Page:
1922 Encyclopædia Britannica/Fazy, Henri
FAZY, HENRI (1842-1920), Swiss statesman and historian, was a member of a family which at the date of the Revocation of the Edict of Nantes (1685) came from Dauphiné to Geneva to seek protection for religious reasons. Its most prominent member was his great-uncle, the Radical statesman, James Fazy (see 11.591), whose biography (1887) was written by him. He was born at Berne on Jan. 31 1842. He studied at Geneva for his doctorate in philosophy and law, became a member of the Genevese cantonal parliament in 1868, and was member of the cantonal executive from 1897 till his death. He was a Radical in politics, but of a more moderate type than his great-uncle, and founded a Radical “group,” opposed to the more extreme section. Carteret, the successor of James Fazy as leader of the latter, died in 1889, and henceforward Henri Fazy played a more and more prominent part in Radical Genevese politics. As a member of the cantonal executive he had charge of the Department of Finances, and was much criticised by Gustave Ador, the leader of the Democrats or Whigs. In 1880 his proposal to separate Church and State in Geneva was rejected by the people, but was finally accepted by them in 1907. He was a member of the Swiss Conseil National from 1896 to 1899, and from 1902 onwards. After the Radical defeat of 1918 he was the only member of his party who was not turned out of office, but he became more and more conservative as time went on. In 1914, as the senior member of the Swiss Conseil National, he protested solemnly against the violation of the neutrality of Belgium.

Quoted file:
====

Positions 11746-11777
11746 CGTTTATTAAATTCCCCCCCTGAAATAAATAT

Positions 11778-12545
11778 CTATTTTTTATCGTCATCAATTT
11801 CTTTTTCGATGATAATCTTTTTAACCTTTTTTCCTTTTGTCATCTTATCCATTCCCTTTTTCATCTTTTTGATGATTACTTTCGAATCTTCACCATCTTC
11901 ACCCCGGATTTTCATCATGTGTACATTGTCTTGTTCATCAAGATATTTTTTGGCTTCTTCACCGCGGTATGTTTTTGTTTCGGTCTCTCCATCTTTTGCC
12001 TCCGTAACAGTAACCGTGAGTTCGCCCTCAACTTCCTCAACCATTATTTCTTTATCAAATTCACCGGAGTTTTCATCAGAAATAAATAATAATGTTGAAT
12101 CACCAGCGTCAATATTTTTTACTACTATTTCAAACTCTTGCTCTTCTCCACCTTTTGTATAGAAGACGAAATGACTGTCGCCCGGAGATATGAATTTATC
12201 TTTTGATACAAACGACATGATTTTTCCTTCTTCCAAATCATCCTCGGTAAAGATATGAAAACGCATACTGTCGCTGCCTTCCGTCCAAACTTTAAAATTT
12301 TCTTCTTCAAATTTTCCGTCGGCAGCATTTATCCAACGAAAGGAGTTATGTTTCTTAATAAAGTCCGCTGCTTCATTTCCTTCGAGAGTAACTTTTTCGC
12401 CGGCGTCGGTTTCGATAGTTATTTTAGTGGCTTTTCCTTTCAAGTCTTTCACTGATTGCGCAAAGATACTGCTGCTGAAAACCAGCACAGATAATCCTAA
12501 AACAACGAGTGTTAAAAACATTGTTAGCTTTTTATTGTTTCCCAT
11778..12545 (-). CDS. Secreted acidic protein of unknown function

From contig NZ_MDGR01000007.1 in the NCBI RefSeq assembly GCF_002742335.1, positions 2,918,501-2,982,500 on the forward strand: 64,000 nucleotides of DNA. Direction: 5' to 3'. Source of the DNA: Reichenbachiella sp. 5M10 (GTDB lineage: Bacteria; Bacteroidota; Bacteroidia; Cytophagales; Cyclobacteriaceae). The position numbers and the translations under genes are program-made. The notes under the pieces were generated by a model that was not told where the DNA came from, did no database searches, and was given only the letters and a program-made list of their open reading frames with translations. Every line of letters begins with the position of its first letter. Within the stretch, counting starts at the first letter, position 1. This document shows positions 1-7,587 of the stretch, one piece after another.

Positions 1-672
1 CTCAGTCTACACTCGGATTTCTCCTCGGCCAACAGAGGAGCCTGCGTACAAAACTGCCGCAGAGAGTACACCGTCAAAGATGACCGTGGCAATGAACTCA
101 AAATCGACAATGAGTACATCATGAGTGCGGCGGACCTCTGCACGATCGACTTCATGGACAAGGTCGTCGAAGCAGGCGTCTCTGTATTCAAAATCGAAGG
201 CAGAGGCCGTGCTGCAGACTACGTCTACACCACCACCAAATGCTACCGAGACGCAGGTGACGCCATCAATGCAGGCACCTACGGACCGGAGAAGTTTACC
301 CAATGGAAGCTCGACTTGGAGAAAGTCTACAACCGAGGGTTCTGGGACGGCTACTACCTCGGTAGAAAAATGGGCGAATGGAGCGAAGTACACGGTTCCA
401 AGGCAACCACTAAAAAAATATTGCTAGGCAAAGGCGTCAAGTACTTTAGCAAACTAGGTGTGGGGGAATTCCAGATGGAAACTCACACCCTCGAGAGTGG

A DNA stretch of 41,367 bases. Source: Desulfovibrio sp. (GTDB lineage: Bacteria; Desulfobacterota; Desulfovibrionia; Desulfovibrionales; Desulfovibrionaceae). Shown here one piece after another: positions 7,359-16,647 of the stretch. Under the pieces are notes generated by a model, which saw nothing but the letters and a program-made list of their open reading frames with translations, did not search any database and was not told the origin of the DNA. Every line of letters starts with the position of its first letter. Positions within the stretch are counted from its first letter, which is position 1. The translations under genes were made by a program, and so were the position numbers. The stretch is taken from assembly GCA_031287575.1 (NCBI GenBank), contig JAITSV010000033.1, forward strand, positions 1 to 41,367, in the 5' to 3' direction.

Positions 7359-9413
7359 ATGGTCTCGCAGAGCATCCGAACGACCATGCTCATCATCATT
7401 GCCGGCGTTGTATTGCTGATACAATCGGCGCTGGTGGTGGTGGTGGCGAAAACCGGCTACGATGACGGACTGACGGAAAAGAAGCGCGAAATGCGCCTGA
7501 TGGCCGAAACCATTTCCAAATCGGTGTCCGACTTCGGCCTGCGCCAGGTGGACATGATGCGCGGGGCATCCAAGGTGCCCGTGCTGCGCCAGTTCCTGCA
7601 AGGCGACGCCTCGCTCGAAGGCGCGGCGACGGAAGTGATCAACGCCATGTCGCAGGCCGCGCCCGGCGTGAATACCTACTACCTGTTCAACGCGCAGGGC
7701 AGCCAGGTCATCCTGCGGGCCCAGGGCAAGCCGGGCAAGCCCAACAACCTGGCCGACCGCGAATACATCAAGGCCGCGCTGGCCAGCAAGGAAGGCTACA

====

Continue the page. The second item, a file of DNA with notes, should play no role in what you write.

For many years he was the archivist of Geneva, and also professor of Swiss history at the university of Geneva (1896-9 and from 1902). In the latter capacity he wrote much on Genevese history. In 1887 appeared the Life of James Fazy, in 1890 the Constitutions de Genève, in 1891 L'Alliance de 1584 entre Berne, Zurich et Genève, in 1895 Les Suisses et la Neutralité de Savoie, in 1897 La Guerre du Pays de Gex et l'Occupation genevoise, 1589-1601, in 1902 Histoire de Genève a l'Epoque de l'Escalade, 1589-1601, in 1909 Genève et Charles Emmanuel and countless papers in the Proceedings of the Institut National Genevois. He died at Geneva Dec. 22 1920.